• AKS Application Gateway Ingress Controller
  • Istio Ingress
  • Kusk Gateway
  • NGINX Ingress Controller For Kubernetes

Exposing Services as Externally Usable URLs via Ingress

Configuration inside an ingress Controller gets updated through Ingress Resources. Taking Nginx as an example, a set of pods are present inside the Nginx instance which monitors the Ingress Resources for any changes. Then, it reloads the configuration after updating it if there are changes.

apiVersion: networking.k8s.io/v1
kind: Ingress
metadata:
 name: demo-Ingress
 annotations:
   nginx.ingress.kubernetes.io/rewrite-target: /
spec:
  ingressClassName: nginx
  rules:
  - host: demo.web.com
    http:
      paths:
      - path: /demo-Ingress
        pathType: Prefix
        backend:
          service:
            name: demo-Ingress
            port: 1919

The specification tells the Nginx Ingress controller that it has to monitor and update by specifying ingress-nginx as the ingress class. In case there are multiple Controllers, the ingress.class specifies which Controller monitors the resources. The spec part contains the following information: 

  • the rules
  • the hostname which the rules apply to 
  • if the traffic is HTTP or HTTPs or neither 
  • the path it is watching  
  • the port the traffic is going to get sent to

The traffic received at demo.web.com gets directed to the demo-Ingress service on the 1919 port. Such a specification provides a path-based load balancing strategy and allows using a single DNS entry for a host(s).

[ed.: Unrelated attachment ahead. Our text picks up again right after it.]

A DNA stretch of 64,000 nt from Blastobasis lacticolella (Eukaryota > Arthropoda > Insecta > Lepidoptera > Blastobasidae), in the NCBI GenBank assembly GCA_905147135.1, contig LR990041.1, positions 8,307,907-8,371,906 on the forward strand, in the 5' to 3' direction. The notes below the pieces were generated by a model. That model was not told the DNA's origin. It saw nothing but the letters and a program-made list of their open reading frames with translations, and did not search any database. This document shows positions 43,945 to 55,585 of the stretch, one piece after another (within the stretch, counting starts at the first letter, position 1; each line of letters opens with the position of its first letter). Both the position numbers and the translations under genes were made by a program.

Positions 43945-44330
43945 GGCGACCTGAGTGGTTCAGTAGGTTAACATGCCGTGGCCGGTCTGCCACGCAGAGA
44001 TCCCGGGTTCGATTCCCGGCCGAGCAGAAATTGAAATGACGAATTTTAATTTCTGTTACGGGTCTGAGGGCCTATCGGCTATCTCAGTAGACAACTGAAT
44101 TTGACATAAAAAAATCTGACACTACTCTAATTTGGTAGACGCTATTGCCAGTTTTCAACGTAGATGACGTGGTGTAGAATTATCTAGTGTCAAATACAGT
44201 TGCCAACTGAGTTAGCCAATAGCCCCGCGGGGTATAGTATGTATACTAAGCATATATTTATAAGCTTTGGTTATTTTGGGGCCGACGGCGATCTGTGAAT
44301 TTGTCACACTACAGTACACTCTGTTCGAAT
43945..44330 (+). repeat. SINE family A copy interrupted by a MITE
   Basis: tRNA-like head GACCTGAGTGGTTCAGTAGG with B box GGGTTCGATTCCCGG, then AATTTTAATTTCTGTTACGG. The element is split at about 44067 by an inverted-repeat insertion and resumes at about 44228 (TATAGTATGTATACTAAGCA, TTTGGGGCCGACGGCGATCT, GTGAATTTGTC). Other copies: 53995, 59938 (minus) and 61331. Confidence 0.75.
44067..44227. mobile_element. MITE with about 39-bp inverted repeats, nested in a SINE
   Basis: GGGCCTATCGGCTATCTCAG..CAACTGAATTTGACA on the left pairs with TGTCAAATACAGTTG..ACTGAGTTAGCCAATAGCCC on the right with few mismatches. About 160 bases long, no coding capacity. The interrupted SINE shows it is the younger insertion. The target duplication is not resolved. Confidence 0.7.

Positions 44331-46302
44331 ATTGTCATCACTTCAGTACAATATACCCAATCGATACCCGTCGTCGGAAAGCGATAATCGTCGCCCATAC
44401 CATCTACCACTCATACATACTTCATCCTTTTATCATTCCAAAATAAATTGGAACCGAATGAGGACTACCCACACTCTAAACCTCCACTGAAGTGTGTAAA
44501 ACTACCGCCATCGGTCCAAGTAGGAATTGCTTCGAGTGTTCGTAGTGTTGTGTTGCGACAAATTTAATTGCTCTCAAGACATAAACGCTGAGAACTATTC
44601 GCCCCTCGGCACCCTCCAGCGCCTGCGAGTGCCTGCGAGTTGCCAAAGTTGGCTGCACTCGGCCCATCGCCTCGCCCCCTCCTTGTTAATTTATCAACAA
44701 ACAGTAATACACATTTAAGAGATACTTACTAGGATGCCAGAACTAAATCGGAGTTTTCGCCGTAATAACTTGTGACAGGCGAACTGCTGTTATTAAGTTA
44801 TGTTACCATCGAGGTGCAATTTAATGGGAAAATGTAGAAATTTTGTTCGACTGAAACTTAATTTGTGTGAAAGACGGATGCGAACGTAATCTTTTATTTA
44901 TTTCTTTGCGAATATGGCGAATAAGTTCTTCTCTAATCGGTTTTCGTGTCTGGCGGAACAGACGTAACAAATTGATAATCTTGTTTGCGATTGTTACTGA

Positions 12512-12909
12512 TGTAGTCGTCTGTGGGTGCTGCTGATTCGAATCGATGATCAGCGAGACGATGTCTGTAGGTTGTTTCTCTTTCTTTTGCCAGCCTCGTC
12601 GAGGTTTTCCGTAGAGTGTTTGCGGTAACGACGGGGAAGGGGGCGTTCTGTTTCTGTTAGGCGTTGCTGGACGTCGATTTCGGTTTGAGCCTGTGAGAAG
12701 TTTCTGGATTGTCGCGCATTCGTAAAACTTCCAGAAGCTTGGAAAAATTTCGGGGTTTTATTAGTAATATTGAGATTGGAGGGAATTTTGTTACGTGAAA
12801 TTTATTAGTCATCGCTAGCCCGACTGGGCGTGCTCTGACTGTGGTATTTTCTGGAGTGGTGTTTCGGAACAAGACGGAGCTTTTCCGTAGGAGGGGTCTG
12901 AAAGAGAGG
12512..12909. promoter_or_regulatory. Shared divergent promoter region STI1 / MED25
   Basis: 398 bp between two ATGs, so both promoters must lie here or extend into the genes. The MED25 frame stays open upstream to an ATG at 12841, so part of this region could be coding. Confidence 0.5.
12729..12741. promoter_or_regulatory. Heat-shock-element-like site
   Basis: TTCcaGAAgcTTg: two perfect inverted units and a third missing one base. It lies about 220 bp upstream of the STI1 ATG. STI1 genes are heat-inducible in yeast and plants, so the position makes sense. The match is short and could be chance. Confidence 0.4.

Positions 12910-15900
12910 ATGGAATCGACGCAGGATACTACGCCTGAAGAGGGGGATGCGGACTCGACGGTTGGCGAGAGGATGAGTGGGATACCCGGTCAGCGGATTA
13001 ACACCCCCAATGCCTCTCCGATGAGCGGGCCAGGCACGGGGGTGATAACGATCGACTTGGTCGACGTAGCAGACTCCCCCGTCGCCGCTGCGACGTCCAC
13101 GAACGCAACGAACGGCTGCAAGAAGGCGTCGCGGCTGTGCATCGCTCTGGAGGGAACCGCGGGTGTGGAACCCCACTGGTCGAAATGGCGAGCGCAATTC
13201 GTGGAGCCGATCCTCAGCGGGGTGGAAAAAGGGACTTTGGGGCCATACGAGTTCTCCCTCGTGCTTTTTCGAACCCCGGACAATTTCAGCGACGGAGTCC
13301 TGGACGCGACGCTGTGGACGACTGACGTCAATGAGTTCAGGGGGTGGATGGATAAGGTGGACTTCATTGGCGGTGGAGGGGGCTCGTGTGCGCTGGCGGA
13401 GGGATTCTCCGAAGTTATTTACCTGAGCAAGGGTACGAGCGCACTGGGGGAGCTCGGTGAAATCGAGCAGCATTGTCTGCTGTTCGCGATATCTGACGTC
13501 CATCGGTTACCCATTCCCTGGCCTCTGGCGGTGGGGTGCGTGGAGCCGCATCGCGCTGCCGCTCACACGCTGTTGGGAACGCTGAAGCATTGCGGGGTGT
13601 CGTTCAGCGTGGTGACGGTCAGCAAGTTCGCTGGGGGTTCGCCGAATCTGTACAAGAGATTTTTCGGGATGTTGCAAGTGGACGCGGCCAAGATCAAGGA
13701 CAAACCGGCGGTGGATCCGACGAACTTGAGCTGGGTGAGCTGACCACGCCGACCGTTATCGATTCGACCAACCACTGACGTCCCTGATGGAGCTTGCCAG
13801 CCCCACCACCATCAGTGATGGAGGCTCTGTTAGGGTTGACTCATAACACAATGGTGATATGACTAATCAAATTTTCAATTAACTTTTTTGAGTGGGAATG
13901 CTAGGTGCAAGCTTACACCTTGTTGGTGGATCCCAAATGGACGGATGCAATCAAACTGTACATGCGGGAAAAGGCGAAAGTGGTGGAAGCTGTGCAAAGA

Load Balancing Traffic with Kubernetes Ingress

The following specification allows load balancing through splitting up the traffic and routing it towards different backends and deployments in the application based on the path. It is favorable for endpoints that receive more traffic than others and a single deployment can be scaled for /demo-Ingress.

apiVersion: networking.k8s.io/v1
kind: Ingress
metadata:
  name: demo-Ingress-split
  annotations:
    nginx.ingress.kubernetes.io/rewrite-target: 
spec:
  ingressClassName: nginx
  rules:
  - host: demo.web.com
    http:
      paths:
      - path: /demo-Ingress
        pathType: Prefix
        backend:
          service:
            name: demo-Ingress
            port:
              number: 1919
      - path: /demo-Ingress-split
        pathType: Prefix
        backend:
          service:
            name: demo-Ingress-split
            port:
              number: 2020  

Here, the specification is the same as before. However, the additional part features another deployment and service.